Tourist numbers are down in the Top End but, in some areas of the Northern Territory, visitors are being warned that mining and exploration boom times can be downright dangerous for travellers.

Darwin Lord Mayor Katrina Fong Lim says government intervention is needed to help revive the Top End's tourism industry.

She says visitor numbers to Darwin this year have fallen and some businesses are struggling to make ends meet.

She says one of the most significant problems continues to be a lack of available holiday accommodation, and that needs to be rectified.

"Hotels are booked, fully booked and a lot [are] actually booked up with people who are working in the city, taking accommodation, tourist accommodation that would normally go to tourists," she said.

The Lord Mayor says she hopes new building developments in the city centre will ease pressure in the future.

"There is a lot of development being planned to try and bring on more housing, more affordable housing," she said.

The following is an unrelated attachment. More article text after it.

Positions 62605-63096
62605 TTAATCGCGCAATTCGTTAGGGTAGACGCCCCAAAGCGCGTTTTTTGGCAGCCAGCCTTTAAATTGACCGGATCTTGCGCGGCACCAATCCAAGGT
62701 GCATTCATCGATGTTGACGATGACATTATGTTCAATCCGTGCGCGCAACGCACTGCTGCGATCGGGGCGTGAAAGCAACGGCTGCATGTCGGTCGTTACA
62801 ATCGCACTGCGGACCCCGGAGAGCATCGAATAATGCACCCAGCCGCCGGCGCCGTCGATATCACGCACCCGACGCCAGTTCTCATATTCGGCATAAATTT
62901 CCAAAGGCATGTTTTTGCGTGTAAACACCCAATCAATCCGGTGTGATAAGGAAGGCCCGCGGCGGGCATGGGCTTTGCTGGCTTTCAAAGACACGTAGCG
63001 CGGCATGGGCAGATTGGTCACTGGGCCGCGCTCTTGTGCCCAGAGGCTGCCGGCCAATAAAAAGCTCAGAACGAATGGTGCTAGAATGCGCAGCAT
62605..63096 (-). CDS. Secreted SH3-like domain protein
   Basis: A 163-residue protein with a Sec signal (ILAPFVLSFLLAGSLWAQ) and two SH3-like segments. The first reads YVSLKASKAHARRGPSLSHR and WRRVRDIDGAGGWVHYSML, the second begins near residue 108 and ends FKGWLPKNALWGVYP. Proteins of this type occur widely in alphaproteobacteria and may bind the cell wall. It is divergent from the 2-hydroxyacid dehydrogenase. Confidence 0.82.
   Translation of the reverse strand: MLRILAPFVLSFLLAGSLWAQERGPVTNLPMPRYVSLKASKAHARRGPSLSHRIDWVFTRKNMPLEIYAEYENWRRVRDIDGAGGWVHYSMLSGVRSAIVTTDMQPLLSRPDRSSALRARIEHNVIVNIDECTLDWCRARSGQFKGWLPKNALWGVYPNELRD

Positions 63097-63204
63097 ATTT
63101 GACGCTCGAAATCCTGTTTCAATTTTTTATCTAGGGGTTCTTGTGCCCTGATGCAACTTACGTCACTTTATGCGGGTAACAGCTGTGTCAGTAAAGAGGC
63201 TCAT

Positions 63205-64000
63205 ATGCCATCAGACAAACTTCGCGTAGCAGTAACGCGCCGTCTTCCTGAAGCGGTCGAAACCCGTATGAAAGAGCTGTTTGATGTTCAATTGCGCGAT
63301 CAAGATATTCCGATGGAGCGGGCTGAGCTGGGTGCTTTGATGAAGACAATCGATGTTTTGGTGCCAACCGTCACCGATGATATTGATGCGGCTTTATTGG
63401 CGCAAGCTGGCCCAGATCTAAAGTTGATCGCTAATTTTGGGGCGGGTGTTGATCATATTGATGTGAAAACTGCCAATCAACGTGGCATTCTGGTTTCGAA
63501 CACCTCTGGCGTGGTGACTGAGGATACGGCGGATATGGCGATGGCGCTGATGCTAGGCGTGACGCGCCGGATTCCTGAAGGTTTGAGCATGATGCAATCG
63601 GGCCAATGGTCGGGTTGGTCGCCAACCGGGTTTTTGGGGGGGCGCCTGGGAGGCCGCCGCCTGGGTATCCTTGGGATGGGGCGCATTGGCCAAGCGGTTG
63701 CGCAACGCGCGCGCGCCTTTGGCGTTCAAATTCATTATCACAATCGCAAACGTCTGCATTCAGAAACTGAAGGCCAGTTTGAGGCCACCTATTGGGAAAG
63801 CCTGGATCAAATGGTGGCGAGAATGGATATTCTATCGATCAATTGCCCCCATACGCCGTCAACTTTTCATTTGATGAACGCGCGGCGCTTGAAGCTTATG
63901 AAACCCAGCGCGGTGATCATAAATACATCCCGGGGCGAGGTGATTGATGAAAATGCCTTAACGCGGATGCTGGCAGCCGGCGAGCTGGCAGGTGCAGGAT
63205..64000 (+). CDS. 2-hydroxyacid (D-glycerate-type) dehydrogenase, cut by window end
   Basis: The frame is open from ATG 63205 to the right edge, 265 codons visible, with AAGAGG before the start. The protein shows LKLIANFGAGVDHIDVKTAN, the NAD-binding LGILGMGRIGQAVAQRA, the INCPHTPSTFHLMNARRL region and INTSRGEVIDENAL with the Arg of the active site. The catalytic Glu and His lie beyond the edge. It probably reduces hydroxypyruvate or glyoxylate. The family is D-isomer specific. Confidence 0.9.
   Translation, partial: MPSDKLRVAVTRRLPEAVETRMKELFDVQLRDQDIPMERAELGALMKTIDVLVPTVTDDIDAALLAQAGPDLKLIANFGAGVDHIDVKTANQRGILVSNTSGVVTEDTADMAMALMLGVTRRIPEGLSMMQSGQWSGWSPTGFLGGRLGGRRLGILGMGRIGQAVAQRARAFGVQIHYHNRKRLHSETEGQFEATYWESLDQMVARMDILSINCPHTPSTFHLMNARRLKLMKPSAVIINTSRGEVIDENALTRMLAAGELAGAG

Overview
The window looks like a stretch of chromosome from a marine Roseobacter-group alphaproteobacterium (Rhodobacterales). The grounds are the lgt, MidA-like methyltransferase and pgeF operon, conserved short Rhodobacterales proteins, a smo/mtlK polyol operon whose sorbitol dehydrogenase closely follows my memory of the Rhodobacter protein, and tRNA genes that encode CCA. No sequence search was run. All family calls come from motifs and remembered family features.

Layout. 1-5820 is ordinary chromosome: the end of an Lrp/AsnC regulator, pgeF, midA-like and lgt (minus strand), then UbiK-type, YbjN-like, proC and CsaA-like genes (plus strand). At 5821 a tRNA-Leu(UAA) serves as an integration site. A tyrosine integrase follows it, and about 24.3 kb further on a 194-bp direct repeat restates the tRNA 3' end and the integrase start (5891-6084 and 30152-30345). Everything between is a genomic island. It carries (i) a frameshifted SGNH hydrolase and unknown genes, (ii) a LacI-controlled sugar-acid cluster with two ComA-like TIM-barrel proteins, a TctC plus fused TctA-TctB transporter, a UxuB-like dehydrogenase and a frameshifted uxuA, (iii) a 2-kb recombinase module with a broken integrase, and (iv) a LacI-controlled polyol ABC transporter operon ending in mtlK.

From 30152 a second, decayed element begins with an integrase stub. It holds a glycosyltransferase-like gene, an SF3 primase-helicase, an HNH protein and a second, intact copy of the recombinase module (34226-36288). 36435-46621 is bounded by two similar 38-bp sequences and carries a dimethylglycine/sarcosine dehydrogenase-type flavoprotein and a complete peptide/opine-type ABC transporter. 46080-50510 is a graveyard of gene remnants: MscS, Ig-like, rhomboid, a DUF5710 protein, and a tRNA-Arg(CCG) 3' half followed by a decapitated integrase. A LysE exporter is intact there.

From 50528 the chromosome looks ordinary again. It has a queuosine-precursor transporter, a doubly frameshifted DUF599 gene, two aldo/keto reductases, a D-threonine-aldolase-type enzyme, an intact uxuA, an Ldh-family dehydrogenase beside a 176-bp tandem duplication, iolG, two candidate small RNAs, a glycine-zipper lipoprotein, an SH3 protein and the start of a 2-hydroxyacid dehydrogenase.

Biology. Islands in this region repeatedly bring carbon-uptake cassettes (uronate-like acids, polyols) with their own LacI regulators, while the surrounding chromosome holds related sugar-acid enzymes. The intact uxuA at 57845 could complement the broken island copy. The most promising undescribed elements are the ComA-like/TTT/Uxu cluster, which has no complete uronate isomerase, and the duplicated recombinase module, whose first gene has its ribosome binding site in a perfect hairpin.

"Hopefully, that might pick up some of these workers who are flying in.

"It's an indication that the city is developing, and having an economic boom."

Meanwhile, the boom times are also having an effect on roads and highways in the Territory.

Heavy road transport vehicles serving mining and exploration projects have proliferated in some areas, creating hazards for tourists.

One such project has been the transport by miner Sherwin Iron of bulk samples of iron ore from its Roper River site to the Port of Darwin.

As part of its exploration and testing program, up to 24 road trains a day are travelling from the Roper Bar area, about 470 kilometres south-east of Darwin, along the Savannah Way to Mataranka and then on to the Stuart Highway north to the Territory capital.

The company has warned that the road trains will usually be travelling in convoys of four and will be escorted by pilot vehicles.

The convoys will operate for about six months.

As part of the project, the Roper Highway will be progressively upgraded in coming months, but drivers are being warned to take all precautions when travelling in the area.

In particular, all bridges should be approached with caution because of the size of road trains carrying ore.

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